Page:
Brexit could hit house prices in most of Republic but drive up Dublin demand

Expert says south Munster, which export dairy and beef to Britain, could suffer almost as much as the Border region in Brexit

Checking out house prices in Dublin. “In Dublin you could see increased demand because of more people moving in to work”

Checking out house prices in Dublin. “In Dublin you could see increased demand because of more people moving in to work”

 

Brexit could hit house prices in most of the Republic but drive up demand for homes in Dublin, experts warned politicians on Wednesday.

They also predicted that places such as south Munster, which export dairy and beef to Britain, could suffer almost as much as the Border region when the UK departs the EU.

Dr Kieran McQuinn, of the Economic and Social Research Institute (ESRI), told the Oireachtas Budgetary Oversight Committee that Brexit would hit the Republic’s housing market.

The economist suggested that there would be an “adverse impact on the market” in areas outside Dublin whose economies depend on vulnerable activities such as agriculture, food and tourism.

“But in Dublin you could see increased demand because of more people moving in to work,” Dr McQuinn said, responding to questions from Fianna Fáil TD Lisa Chambers.

Dublin is expected to lure businesses seeking alternative European bases to the UK following Brexit.

Dr McQuinn acknowledged that the Border region, lying either side of what will be the UK’s only land frontier with an EU member state, would be worst hit. However, he predicted that other areas of the country faced similar hardship as trade with the UK declined.

The economist noted that ESRI reports have already highlighted that tourism, agriculture and food processing were amongst the industries most vulnerable to Brexit.

“Our analysis suggests that certain parts of south Munster, which are heavily dependent on agriculture, that these are also impacted.”

Difficulties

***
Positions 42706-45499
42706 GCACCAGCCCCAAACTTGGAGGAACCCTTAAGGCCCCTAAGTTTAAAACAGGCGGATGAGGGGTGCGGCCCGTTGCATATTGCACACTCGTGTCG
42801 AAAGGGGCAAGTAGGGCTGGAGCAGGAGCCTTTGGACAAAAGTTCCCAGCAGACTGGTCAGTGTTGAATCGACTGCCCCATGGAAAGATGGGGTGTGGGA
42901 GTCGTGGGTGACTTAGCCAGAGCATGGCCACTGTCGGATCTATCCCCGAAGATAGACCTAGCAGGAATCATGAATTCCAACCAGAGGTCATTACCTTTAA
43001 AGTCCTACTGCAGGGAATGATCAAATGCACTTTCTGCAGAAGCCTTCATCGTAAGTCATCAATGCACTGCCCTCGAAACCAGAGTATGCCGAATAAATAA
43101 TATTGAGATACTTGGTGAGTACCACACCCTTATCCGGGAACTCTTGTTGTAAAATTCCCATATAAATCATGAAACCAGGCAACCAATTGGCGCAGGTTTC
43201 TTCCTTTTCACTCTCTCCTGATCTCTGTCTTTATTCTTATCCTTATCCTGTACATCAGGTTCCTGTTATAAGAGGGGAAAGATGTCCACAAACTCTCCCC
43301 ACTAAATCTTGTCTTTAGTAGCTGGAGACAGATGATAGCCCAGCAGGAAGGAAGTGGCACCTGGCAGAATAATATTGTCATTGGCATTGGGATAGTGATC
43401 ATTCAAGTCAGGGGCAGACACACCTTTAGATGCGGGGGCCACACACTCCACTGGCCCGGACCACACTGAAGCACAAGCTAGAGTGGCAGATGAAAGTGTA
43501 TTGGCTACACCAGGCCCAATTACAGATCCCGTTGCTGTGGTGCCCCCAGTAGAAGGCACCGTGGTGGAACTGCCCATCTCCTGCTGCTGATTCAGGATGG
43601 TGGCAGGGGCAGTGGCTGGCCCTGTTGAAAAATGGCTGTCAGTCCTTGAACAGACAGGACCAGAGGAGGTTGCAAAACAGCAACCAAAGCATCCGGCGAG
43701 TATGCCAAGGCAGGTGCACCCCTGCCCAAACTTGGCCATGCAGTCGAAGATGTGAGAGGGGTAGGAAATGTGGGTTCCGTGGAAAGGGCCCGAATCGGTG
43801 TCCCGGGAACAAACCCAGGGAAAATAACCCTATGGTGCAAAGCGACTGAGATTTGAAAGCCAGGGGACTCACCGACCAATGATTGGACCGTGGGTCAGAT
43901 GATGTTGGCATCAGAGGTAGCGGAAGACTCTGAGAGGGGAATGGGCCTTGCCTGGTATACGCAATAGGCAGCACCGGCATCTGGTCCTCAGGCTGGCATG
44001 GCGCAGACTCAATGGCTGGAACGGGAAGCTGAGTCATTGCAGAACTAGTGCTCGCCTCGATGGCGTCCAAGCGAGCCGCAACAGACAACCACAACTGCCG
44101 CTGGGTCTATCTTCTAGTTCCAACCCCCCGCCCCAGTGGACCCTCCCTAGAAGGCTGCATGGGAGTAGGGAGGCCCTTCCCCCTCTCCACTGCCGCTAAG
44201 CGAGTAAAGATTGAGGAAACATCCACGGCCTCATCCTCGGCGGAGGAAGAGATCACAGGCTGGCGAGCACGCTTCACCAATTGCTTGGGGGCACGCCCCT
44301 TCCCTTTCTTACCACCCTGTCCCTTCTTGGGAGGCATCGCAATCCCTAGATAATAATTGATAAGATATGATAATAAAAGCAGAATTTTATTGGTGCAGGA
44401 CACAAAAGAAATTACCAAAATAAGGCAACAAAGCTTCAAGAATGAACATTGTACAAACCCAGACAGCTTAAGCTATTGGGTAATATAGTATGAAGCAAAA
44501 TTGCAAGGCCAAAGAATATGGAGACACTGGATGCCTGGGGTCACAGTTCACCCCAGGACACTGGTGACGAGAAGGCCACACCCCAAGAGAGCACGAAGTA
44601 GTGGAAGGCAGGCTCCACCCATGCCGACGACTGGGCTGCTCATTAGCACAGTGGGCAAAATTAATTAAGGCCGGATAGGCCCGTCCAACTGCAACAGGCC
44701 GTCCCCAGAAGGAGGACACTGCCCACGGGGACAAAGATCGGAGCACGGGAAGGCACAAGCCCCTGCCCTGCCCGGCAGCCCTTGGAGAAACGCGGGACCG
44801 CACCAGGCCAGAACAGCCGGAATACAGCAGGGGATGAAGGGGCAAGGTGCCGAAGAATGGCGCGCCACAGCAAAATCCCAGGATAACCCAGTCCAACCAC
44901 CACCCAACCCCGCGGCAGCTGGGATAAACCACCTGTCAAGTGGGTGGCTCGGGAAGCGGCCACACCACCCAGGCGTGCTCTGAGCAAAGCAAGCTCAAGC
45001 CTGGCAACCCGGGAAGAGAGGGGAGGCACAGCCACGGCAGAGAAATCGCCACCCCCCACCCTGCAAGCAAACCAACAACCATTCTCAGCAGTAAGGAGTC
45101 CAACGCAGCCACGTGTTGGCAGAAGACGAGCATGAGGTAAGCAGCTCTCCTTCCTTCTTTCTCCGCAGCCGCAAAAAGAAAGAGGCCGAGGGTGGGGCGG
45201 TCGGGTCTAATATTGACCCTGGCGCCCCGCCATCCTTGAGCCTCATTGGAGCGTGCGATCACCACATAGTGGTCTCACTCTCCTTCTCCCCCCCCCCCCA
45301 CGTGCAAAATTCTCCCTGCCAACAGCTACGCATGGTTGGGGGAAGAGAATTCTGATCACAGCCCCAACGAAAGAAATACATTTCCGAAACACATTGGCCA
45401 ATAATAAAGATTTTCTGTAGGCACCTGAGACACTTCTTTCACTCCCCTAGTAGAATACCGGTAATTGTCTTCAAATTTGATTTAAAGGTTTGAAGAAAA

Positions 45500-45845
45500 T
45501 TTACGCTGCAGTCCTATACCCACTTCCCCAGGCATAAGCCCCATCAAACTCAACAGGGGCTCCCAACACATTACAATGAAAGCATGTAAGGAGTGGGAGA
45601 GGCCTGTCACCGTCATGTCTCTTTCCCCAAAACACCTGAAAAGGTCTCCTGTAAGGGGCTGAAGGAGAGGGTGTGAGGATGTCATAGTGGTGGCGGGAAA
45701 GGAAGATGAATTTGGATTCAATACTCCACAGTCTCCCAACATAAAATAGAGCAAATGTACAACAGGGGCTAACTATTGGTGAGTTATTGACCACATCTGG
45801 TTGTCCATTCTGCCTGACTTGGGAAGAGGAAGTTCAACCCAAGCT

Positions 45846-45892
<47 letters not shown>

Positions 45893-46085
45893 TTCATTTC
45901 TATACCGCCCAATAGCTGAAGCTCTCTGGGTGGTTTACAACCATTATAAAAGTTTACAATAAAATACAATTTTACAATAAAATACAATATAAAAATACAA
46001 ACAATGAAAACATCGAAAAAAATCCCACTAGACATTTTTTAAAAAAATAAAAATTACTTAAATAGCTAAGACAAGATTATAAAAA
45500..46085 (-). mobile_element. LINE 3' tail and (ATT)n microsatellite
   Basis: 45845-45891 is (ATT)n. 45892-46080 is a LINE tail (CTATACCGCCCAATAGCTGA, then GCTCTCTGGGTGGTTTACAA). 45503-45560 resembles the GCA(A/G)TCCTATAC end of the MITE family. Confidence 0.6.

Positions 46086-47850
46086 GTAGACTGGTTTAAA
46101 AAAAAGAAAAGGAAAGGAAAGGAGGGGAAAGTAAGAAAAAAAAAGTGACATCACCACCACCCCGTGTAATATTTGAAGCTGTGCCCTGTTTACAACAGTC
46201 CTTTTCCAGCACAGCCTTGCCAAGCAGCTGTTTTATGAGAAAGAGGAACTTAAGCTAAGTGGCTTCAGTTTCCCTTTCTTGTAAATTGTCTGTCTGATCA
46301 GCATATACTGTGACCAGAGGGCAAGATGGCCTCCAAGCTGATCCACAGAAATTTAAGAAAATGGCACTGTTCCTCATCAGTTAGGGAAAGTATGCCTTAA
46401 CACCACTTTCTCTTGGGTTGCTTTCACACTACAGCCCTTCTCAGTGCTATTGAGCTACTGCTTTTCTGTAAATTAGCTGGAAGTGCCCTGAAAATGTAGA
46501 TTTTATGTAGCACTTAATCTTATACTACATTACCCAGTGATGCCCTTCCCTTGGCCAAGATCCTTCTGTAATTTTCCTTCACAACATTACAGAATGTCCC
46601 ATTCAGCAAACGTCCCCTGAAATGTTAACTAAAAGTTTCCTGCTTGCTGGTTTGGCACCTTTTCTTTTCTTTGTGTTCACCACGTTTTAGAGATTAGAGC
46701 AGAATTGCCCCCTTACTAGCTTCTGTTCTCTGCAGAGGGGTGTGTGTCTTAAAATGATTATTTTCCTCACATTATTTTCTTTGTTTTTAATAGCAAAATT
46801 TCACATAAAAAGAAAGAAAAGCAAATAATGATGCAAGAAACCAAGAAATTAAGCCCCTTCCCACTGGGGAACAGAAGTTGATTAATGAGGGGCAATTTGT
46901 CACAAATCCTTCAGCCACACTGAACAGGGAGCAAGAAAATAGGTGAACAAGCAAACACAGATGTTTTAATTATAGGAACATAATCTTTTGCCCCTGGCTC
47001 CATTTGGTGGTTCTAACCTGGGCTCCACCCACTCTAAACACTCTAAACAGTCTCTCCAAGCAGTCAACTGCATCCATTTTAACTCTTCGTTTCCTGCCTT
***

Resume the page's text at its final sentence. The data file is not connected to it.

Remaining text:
He added that all parts of the Republic where dairy and beef production account for a large share of farming faced difficulties.

Dr Adele Bergin, ESRI senior research officer, stressed that any benefit from foreign direct investment would not outweigh Brexit’s negative impact on trade.

She told Sinn Féin Deputy Pearse Doherty that research showed that the UK expected to lose about one quarter of foreign direct investment in industries such as technology, pharmaceuticals and banking following Brexit.

Some of these businesses could move to the Republic, which she pointed out was already good at attracting investors from overseas.

According to Dr Bergin, investment would begin flowing “immediately” after a no-deal Brexit, and at the end of any transition period in an agreed exit.

Earlier she told the committee that the latest ESRI research showed that a no-deal Brexit could result in the Republic’s businesses creating 80,000 fewer jobs than if the UK stayed in the EU.

If the UK were to agree a deal, that would still result in the creation of 40,000 fewer new posts.

Dr Bergin pointed out that the Republic’s economy would continue growing despite Brexit, but at a slower rate.

Tariffs

She also noted that the institute has calculated that families could lose between €900 and €1,400 a year in income through such things as higher prices resulting from tariffs on imported food and other products.

Dr Bergin explained that the ESRI’s research covered three basic scenarios: an agreed exit, with a transition period to work out an EU-UK trade deal; an “orderly” no-deal exit, with some interim provisions facilitating trade; and a “disorderly” no-deal exit, with no transitional arrangements.